Incorporation of risk factors listed above enables to detect only 38% multiparous who will go into preterm delivery. Moreover, this strategy is inefficient in nulliparous women without other risk factors . The application of new biochemical and biophysical markers can improve the accuracy of prediction of spontaneous preterm birth.
The objective of this study is firstly, to evaluate the efficiency of combined analysis of maternal risk factors, biochemical markers: alfa-fetoprotein (AFP), pregnancy-related plasma protein (PAPP-A), free-beta human chorionic gonadotropin (free β-hCG) and biophysical markers: Cervical length (Cx) and uterine artery dopplers (UtA PI) at 11 + 0 - 13 + 6 weeks' gestation in prediction of spontaneous preterm birth and secondly, to establish a diagnostic algorithm based on the conducted analysis.
Materials and Methods
This was a case-control study of 180 pregnant women attending a routine prenatal visit at 11 + 0 to 13 + 6 weeks' gestation in the years 2013-2018. The study was performed in the local outpatient clinics. Study group consisted of 100 healthy participants and 80 participants with at least one risk factor of spontaneous PTD in their medical history (maternal age > 40 years, smoking, BMI < 20 kg/m2, history of PTD, assisted conception). Written informed consent was obtained from women agreeing to participate in the study. The study was approved by Polish Mother's Memorial Research Hospital Ethics Committee. Patients in multiple pregnancies, in the presence of significant fetal abnormalities, abortion or termination of pregnancy were excluded from the study. The presence of risk factors did not indicate the occurrence of spontaneous PTD in all the cases. On the basis of the occurrence of spontaneous PTD the study group was retrospectively divided into three groups: 1. Patients who delivered at term (control group) n = 141; 2. Patients with early PTD (< 34 weeks) n = 14; 3. Patients with late PTD (34-37 weeks) n = 25. In these groups potential risk markers for spontaneous PTD were analysed.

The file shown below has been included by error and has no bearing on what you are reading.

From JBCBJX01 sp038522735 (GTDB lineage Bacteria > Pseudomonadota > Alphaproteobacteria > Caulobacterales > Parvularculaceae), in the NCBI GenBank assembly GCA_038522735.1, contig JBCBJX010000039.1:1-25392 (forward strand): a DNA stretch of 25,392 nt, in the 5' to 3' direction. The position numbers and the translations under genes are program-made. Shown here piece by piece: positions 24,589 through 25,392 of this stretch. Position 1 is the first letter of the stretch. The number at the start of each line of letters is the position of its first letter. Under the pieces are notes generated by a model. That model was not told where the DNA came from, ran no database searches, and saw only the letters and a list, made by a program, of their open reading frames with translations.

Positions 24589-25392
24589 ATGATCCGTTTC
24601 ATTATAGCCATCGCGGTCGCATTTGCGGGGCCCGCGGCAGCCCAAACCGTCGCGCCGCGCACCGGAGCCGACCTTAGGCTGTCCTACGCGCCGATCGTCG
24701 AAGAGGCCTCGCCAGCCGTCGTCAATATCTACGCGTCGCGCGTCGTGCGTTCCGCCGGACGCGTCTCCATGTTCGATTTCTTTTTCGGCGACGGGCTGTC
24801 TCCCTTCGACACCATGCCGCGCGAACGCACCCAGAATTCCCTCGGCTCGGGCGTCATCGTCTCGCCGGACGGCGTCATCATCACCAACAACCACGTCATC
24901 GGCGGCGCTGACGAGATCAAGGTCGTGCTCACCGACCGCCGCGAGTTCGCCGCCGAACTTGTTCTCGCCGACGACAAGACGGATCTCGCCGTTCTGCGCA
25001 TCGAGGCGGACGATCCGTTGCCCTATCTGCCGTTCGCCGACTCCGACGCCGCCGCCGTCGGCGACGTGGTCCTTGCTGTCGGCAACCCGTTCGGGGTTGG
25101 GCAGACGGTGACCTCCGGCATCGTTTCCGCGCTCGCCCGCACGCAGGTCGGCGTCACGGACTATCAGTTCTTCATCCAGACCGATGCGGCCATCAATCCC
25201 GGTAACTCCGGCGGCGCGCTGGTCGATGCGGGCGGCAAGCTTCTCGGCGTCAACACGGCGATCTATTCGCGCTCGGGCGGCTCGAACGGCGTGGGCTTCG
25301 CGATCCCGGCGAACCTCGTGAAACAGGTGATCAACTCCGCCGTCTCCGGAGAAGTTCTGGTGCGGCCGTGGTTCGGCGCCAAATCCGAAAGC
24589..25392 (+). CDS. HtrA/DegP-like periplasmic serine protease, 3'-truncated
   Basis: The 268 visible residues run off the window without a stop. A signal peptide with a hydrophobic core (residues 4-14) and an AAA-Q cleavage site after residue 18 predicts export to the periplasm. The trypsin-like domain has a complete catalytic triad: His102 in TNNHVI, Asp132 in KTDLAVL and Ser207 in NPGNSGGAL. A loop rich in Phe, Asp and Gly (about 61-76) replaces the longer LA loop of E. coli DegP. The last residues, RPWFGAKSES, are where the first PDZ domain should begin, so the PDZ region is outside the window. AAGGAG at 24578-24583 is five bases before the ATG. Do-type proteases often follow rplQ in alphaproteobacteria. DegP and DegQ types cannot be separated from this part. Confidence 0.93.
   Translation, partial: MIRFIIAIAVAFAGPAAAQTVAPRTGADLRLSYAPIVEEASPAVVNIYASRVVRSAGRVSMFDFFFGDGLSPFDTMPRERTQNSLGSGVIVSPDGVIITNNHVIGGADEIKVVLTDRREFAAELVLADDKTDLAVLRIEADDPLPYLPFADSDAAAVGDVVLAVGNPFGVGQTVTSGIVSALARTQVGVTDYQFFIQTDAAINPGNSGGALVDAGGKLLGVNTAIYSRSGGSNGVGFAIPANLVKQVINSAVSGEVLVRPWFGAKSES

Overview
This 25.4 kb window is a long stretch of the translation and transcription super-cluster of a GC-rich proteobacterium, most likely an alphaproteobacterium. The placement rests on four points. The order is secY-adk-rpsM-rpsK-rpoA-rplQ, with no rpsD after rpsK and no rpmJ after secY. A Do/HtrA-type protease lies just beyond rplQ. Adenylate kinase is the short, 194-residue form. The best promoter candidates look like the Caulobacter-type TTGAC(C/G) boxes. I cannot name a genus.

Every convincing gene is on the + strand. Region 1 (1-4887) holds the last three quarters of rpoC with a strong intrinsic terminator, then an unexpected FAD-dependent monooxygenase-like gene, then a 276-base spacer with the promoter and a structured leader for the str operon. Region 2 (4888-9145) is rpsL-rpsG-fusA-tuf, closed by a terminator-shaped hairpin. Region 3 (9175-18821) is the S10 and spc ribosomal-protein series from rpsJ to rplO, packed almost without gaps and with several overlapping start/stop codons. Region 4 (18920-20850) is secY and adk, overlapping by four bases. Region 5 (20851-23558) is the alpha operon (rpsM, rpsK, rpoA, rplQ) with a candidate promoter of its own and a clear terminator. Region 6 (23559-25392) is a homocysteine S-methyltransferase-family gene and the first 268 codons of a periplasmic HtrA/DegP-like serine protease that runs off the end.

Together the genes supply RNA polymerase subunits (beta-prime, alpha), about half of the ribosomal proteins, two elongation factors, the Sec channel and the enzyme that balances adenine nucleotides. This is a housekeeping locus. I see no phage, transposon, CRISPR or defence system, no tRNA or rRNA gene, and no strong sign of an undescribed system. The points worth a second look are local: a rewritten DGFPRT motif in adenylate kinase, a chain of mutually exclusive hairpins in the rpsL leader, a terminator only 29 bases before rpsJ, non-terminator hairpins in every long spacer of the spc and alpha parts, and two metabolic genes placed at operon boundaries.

In the first antenatal visit a detailed interview with each patient was conducted, blood sample was collected for analysis of AFP, PAPP-A, free β-hCG and ultrasound examination of cervical length and uterine artery pulsatility index (UtA PI) according to the Fetal Medicine Foundation recommendations was performed (Voluson E6, GE Healthcare). Cevical length was measured using vaginal approach with empty bladder and patient placed in dorsal lithotomy position. The ultrasound probe is introduced in the vagina and directed in the anterior fornix. Care is taken to avoid exerting undue pressure on the cervix. A sagittal view of the cervix is obtained and the endocervical mucosa is used as a guide to the true position of the internal os. The calipers are used to measure the linear distance between the triangular area of echodensity at the external os and the V-shaped notch at the internal os.